>>> with io: ... with reset as promptA: ... print_string "Batman" ... with reset as promptB: ... promptB.shift (lambda k: k (k (promptA.shift (lambda l: l (k (l (k ()))))))) ... print_string "Robin" ... print_string "Cat woman" ... Batman Robin Robin Robin Cat woman Robin Robin Robin Cat woman ()

I have no idea what this sort of thing is good for, perhaps someone can suggest a useful program with multiple resets.

Oleg Kiselyov et al. published a paper a while back that uses delimited continuations with multiple prompts to implement dynamically allocatable (similar to ST), dynamically scoped references. You can see an implementation here.

As for delimited continuation monads, the method I’ve typically seen of getting shift and reset into the normal Cont monad is:

This can also be embellished upon, by using indexed monads. The advantage there is that the shift and reset operations can be put in a type class (the changing ‘r’ parameter in the normal Cont makes that not an option):

These don’t look quite like what you have above, though. Both shift and reset look like handlers of some kind.

That actually brings up another issue: delimited continuations permit you to reset anywhere for a particular prompt. I should be able to do stuff like:

All with a single prompt. With shift and reset, control effects are unable to escape the captured continuation, so combined with multiple prompts, it may not be a big deal (although you still have to keep track of which prompt you should be shifting to in which scope manually). But there are other delimited control operators where the captured continuation can itself have control effects (that may actually be true in your eff implementation, too). control/prompt is such a set, and so:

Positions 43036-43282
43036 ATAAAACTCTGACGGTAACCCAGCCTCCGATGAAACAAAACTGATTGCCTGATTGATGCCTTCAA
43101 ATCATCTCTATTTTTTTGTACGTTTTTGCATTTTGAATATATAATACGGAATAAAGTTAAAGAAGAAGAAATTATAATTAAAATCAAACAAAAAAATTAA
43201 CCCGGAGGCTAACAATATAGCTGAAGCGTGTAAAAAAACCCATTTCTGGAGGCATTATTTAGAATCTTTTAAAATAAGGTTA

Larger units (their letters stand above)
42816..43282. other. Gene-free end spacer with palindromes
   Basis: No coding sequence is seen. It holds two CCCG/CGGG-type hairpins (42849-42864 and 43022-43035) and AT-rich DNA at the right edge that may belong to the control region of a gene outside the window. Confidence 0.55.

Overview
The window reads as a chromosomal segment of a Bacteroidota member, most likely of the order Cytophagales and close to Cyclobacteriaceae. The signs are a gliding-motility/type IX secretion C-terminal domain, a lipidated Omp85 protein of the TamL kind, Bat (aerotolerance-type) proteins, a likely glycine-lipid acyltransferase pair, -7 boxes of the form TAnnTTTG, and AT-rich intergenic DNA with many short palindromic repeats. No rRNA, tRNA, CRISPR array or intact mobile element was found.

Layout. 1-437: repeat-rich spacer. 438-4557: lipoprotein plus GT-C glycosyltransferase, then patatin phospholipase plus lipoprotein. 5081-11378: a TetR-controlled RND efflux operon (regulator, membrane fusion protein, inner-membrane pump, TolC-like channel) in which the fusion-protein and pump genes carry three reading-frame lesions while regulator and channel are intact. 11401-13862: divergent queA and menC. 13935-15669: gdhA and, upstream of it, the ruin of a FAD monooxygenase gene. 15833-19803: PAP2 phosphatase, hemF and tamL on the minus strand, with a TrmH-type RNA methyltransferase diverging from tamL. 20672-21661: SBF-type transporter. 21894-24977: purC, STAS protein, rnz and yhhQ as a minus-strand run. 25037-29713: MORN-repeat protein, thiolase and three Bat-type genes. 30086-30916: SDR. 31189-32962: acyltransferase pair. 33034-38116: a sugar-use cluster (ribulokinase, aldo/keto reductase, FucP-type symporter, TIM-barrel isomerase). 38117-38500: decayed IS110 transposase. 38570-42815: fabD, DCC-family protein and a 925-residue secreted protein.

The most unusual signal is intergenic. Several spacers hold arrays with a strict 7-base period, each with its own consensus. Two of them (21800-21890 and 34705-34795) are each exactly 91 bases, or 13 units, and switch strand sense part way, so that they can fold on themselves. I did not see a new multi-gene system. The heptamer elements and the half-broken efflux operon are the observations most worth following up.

(verified using CC-delcont above; this, of course, assumes left-to-right evaluation order).

(Hopefully I haven’t totally screwed up the formatting of this comment.)

@Dan: There are definitely many possibilites regarding delimited control. Regarding resetting anywhere, is this what is supposed to happen:

And yes, a continuation can definitely have its own control effects in eff.

Yes. The shadowing seems to work there. However,

In that case, I think we need more information to decide whether this actually implements shift/reset, or some other set of operators. For instance:

with reset: shift (lambda k: k 5 + 1) + shift (lambda l: 0)

For shift/reset semantics, that should be 1. For control/prompt, it’s 0. Further, I wonder how the shadowing above works. What answer does:

with reset: shift (lambda k: (with reset: k 5) + 1) + shift (lambda l: 0)

give? With a single prompt shift/reset, control/prompt, etc. the answer is 1. If the prompts are distinct, though, a control/prompt-alike will give 0, instead of 1, because, after a bit of munging, we get (I think this is accurate):

with reset as p: (with reset as q: 5 + p.shift (lambda l: 0)) + 1

So the shift (control) captures both the (5 +) and the (+ 1), and discards them. Inner resets might actually correspond to a handler (An inner

`reset p M`

would correspond to`handle M with operation p.shift: ...`

), but that’s just a guess.There’s also, of course, another axis you can vary delimited operators along: whether the shift/control as a block is re-delimited. Operators where it isn’t are called (in the only place I’ve seen them, at least) shift0 and control0. So (going back to something more Haskell like):